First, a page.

Data from more than a century ago shows that ocean levels have been rising faster on East Coast and Gulf regions

Warmer temperatures cause water to expand, and ice to melt--both raising ocean levels. Ice melt accounts for more than half of increases between 1972 and 2008.

The rate of sea level rise is increasing. How high the water goes will depend the level of emissions and the unpredictable reactions of oceans and ice.

Future sea levels are a choice, relating to our emissions of heat-trapping gases. But we’ll also have to make changes to vulnerable coastlines, building natural buffers, and managing retreat from prone areas.

2014-11-13

The Deadly Rise Of Sea Levels, In One Simple Infographic

Climate change is making the oceans rise, creating more and more dangerous situations for our coastal cities. See just how much and what we can do to stop it.

If you’re skeptical about man-made climate change, the Union of Concerned Scientists wants you to know something: there’s no basis for your belief in science. The long-standing group, which counts more than 200,000 citizens and professionals as members, is as categorical as it can be. Global warming is happening, and our emissions are largely responsible. (It is also quite clear about where "misinformation" on the topic comes from.) In this infographic, it lays out how global warming leads to sea level rise, which U.S. cities are likely to be affected, and what we can do about it.

Data from more than a century ago shows that ocean levels have been rising faster on East Coast and Gulf regions, with cities like Galveston, Texas, and Atlantic City, New Jersey, most affected. Variances come from local land subsidence (which allows water to penetrate further inland) and "changes in the path and strength of ocean currents."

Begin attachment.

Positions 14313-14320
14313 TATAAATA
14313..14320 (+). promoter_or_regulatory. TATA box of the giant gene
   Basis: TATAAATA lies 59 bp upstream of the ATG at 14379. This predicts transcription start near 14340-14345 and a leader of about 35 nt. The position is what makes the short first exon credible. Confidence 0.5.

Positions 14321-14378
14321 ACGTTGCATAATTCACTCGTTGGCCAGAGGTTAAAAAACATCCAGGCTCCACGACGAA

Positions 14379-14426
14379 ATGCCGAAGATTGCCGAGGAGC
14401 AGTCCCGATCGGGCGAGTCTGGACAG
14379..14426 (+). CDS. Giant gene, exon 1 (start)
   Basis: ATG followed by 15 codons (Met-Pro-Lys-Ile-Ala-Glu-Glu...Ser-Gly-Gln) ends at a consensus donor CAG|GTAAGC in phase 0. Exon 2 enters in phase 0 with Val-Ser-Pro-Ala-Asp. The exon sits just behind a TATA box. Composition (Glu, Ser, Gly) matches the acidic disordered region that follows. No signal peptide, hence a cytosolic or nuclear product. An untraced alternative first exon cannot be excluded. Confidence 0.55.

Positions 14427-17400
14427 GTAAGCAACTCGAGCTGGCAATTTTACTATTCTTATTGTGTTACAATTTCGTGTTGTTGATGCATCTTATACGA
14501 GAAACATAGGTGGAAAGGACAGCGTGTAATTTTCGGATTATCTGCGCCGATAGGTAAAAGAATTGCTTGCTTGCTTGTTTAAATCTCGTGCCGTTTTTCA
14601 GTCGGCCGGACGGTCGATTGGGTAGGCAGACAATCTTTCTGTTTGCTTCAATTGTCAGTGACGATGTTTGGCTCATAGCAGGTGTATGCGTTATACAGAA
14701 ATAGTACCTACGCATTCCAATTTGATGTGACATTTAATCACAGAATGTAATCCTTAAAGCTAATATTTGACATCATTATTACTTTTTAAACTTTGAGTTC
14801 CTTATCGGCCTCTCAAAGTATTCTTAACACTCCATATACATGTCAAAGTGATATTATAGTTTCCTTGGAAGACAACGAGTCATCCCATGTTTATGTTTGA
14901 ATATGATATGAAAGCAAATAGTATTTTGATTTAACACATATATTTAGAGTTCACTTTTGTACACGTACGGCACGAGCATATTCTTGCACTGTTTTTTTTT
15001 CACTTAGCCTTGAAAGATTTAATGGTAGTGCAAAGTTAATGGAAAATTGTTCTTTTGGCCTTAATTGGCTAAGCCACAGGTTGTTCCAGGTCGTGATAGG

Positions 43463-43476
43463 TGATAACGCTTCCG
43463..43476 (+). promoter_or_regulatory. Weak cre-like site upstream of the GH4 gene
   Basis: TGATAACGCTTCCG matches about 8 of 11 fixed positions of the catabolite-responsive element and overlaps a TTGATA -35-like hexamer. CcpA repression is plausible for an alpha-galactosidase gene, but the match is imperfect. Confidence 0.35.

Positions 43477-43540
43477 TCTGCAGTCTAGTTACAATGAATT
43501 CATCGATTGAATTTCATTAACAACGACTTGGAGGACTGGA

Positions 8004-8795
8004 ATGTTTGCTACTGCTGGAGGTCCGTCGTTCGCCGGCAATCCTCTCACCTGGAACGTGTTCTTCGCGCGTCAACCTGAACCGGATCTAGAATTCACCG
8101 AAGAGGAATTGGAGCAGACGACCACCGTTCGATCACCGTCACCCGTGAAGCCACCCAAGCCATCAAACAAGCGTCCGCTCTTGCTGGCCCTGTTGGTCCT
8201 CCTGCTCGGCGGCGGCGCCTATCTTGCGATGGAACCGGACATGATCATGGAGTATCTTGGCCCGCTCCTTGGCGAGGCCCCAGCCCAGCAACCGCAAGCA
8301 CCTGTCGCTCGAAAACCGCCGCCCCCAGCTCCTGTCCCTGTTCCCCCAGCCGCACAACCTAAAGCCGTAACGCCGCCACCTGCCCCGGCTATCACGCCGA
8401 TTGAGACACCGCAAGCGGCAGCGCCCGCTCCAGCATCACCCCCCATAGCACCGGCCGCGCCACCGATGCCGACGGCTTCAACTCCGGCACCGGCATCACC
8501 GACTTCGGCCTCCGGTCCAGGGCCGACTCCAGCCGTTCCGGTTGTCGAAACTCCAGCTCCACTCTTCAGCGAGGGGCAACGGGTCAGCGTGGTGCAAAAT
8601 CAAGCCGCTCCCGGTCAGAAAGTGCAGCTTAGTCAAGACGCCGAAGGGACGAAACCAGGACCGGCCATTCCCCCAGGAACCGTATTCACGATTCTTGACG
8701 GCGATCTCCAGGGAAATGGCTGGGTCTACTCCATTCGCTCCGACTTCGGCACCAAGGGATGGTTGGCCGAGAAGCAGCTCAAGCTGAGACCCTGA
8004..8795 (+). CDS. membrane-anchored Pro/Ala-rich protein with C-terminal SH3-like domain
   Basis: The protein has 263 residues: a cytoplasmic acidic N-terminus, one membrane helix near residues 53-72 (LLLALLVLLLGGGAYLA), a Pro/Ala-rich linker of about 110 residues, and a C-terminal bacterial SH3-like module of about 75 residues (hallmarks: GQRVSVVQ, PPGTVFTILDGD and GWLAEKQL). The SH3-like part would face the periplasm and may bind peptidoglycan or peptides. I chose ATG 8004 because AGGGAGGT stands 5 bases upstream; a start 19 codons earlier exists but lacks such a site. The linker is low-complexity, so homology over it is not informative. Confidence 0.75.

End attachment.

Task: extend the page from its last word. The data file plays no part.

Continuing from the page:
Warmer temperatures cause water to expand, and ice to melt—both raising ocean levels. Ice melt accounts for more than half of increases between 1972 and 2008.

The rate of sea level rise is increasing. How high the water goes will depend on the level of emissions and the unpredictable reactions of oceans and ice.

Future sea levels are a choice, relating to our emissions of heat-trapping gases. But we’ll also have to make changes to vulnerable coastlines, building natural buffers, and managing retreat from prone areas.

For more, read the UCS’s short report here, or check out the full infographic here.

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2 Comments

  • Jon Jermey

    Forty-six inches, max, in 130 years. A brick is about 4 inches high, so if we lay one row of bricks along the shoreline every ten years, we can hold back the apocalypse -- assuming it's happening at all. Do you think we can manage that more cheaply than spending billions on 'carbon mitigation'?

  • Whittet

    The observed rise taken linearly is doubling every decade; 1 mm a year or 10 mm between 1990 and 2000; 2 mm a year or 20 mm between 2000 and 2010; 4mm a year or 40 mm between 2010 and 2020; an aggregate of 70 mm in 30 years

    Unfortunately sea level rise is not linear; its accelerating as temperature rises; 1 mm a year in 1990; 1 mm a year in 1995; 2mm a year in 2000, 3mm a year in 2005, 8mm a year in 2010, 13 mm a year projected for 2015; 21 mm a year projected for 2020; 245mm aggregate in 30 years.

    Temperature and CO2 in ppm have already accelerated beyond the worst case analysis of the IPCC for 2100. We are at the point where the tipping points have tipped

    According to the 2010 IPCC interim report of Group 1 studying sea level rise the projected sea level rise over the next 47 years to 2060 (instead of 2100 or your projected 130 year till 2043) is expected to already be in excess of 2m or 78".

    The East Coast sea level rise is going to be among the highest on the planet. East Coast architects advising state and federal authorities don't expect to be able to deal with that with sea walls or levees so they are planning on having to move 100 East Coast cities with populations over 100,000 back to the Appalachians over the next 25-30 years at a projected cost similar to what was spent on Katrina or Hurricane Sandy of 150 Billion dollars per year per city,